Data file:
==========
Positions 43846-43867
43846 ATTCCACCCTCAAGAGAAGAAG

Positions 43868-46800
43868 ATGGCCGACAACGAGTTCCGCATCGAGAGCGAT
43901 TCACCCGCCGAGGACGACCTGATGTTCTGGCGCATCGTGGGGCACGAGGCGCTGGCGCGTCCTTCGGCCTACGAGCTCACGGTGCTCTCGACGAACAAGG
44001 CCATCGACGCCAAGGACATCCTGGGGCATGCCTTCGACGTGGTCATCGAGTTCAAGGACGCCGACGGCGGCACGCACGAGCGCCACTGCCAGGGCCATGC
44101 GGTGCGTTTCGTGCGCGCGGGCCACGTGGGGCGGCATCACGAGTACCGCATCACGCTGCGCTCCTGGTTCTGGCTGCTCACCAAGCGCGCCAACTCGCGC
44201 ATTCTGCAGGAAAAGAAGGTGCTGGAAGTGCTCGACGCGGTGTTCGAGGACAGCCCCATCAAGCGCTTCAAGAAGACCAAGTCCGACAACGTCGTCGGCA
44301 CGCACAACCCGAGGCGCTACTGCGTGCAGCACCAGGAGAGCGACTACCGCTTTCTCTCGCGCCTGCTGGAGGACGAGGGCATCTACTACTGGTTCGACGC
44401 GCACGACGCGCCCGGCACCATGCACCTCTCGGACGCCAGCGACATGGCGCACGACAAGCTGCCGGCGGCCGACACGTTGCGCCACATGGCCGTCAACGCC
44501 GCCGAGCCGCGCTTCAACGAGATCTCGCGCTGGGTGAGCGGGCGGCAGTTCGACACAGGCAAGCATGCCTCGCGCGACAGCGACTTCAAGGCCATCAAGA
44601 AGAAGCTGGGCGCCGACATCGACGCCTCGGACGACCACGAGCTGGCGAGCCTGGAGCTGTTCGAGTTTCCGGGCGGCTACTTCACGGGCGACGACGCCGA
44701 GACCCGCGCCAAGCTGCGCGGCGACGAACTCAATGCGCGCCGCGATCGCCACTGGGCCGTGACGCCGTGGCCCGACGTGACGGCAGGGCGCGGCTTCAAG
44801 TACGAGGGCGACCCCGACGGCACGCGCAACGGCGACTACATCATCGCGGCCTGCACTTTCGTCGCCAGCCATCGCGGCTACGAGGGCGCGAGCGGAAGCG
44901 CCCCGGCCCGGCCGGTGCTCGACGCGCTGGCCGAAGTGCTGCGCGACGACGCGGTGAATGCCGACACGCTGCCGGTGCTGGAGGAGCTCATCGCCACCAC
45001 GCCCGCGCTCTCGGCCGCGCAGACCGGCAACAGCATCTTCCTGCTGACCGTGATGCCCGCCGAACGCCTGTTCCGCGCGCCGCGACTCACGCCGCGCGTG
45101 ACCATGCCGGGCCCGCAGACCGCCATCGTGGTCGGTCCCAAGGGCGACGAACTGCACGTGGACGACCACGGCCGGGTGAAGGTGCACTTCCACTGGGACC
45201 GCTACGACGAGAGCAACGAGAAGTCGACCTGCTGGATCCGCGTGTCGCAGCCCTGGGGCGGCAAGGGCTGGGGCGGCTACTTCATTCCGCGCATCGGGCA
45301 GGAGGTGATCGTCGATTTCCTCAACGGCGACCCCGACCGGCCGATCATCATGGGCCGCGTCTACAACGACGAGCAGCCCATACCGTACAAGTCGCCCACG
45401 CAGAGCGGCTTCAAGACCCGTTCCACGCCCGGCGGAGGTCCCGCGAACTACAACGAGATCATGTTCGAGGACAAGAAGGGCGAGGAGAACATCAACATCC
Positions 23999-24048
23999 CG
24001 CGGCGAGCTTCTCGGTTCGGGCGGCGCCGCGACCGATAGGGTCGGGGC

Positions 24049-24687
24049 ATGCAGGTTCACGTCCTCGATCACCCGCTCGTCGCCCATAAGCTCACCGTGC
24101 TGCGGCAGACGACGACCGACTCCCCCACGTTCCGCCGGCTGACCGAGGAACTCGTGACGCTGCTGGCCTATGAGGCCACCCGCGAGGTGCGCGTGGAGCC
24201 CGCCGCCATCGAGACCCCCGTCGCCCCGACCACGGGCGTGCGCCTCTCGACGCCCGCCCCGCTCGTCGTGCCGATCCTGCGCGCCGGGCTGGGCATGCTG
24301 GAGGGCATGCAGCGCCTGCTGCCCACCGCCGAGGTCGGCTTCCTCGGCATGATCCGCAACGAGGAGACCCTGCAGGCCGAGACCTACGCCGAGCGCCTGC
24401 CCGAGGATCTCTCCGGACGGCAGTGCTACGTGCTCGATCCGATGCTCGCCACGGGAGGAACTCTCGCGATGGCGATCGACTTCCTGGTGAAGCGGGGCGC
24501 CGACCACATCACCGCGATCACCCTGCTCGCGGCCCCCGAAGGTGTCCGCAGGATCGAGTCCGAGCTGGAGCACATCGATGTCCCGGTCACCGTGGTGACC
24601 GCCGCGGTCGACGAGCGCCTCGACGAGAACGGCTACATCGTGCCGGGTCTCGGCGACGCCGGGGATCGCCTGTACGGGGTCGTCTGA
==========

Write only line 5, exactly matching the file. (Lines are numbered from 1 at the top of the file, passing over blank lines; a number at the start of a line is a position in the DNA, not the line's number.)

43901 TCACCCGCCGAGGACGACCTGATGTTCTGGCGCATCGTGGGGCACGAGGCGCTGGCGCGTCCTTCGGCCTACGAGCTCACGGTGCTCTCGACGAACAAGG